Cold Anger: A Story of Faith and Power Politics

Cold Anger: A Story of Faith and Power Politics

Cold Anger: A Story of Faith and Power Politics

Cold Anger: A Story of Faith and Power Politics


Cold Anger is an important book about the empowerment of working-class communities through church-based social activism. Such activism is certainly not new, but the conscious merger of community organizing tactics with religious beliefs may be. The organizing approach comes from Saul Alinsky and his Industrial Areas Foundations (IAF).... The book is structured around the polifical life of Ernesto Cortes Jr., the lead IAF organizer who has earned recognition as one of the most powerful individuals in Texas (and who has been featured on Bill Moyers' "World of Ideas").... Cortes fashioned a hard-ball Alinsky approach onto the natural organizing ground of church-based comunities. The experiment began in San Antonio... and was successful in the transformation of San Antonio politics.

Such dramatic success... led to similar efforts in Houston, Fort Worth, El Paso, the Rio Grande Valley, Phoenix, Los Angeles, and New York, to mention only a few sites. Expansion beyond San Antonio meant organizing among Protestant churches, among African American and white, and among middle-class communities. In short, these organizing efforts have transcended the particularistic limits of religion, ethnicity, and class while maintaining a church base and sense of spiritual mission....

Rogers's clearly written book will be of great value to the scholar, student, and layperson interested in urban politics, ethnic relations, social movements, or church activism.


As Mary Beth Rogers reminds us, when the magazine Texas Business published a list of the most powerful Texans a couple of years ago, it included H. Ross Perot and T. Boone Pickens, U.S. Senator Lloyd Bentsen, and the then–Mayor of San Antonio, Henry Cisneros. It also listed Ernesto Cortes.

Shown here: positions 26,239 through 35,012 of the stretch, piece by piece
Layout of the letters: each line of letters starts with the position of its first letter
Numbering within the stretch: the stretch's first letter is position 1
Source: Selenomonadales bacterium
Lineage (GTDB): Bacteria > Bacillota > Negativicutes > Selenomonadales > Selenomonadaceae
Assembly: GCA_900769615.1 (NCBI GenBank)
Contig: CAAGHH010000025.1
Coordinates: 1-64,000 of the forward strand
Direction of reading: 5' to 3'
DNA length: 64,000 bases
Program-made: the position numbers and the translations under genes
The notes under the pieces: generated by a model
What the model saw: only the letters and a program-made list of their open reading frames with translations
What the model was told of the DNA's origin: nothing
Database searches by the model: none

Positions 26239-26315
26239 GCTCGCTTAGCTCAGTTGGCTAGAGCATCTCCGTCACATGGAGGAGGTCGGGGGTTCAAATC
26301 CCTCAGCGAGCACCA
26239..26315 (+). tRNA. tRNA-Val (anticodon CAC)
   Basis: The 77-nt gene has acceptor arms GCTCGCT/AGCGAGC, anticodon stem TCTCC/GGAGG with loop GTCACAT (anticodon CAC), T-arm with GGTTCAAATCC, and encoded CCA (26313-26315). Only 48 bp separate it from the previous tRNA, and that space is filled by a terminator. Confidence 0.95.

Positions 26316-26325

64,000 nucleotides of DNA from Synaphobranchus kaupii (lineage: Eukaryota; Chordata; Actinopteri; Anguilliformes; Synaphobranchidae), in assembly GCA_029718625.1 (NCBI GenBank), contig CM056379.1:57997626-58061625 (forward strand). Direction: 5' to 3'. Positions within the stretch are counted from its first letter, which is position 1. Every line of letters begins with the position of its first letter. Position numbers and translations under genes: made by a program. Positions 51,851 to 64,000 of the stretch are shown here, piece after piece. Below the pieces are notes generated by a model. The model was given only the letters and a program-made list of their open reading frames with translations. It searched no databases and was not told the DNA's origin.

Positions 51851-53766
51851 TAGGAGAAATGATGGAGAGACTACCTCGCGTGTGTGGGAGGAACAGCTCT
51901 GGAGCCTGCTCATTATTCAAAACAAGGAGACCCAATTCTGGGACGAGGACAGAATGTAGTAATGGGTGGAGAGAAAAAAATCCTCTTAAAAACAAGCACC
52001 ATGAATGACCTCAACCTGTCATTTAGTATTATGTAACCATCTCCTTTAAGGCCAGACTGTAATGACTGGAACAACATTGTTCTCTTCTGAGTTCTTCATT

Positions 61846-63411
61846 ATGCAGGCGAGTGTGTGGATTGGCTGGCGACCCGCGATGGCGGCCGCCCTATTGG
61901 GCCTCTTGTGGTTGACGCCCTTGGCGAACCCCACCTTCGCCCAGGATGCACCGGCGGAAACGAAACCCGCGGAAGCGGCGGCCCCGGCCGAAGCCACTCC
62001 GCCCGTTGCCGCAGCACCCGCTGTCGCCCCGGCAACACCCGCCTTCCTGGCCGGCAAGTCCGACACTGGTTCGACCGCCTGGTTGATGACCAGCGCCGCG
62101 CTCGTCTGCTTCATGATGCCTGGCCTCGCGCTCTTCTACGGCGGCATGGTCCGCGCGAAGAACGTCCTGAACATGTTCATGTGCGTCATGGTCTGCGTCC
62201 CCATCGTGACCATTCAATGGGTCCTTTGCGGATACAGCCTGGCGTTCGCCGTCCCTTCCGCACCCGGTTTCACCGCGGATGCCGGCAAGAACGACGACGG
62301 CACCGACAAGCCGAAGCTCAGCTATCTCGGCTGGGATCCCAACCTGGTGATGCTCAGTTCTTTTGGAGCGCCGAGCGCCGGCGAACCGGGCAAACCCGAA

Ernesto Cortes?

Wait a minute. the man has no money and holds no public office. As Texans usually measure power, Ernie Cortes would be found wanting. He lives simply, talks softly, prays quietly, and is about as charismatic as a load of watermelons. Moreover, he spends altogether too much time in the company of poor people. As there are 32 million such folk in America, Ernie Cortes has little time for the television talk shows that swoon over celebrities, those bright, shining exemplars of contemporary American success. Richard Nixon gets more television exposure during his annual resurrections than 32 million poor people get in a decade. Ernie Cortes has not pitched his tent in the media spotlight.

So what is he doing on the list of most powerful Texans, this vagabond among the powerless? He is there because he empowers others. Ernie’s secret weapon is his conviction that power is not something one gathers for personal aggrandizement; it is what you teach others to get for themselves.

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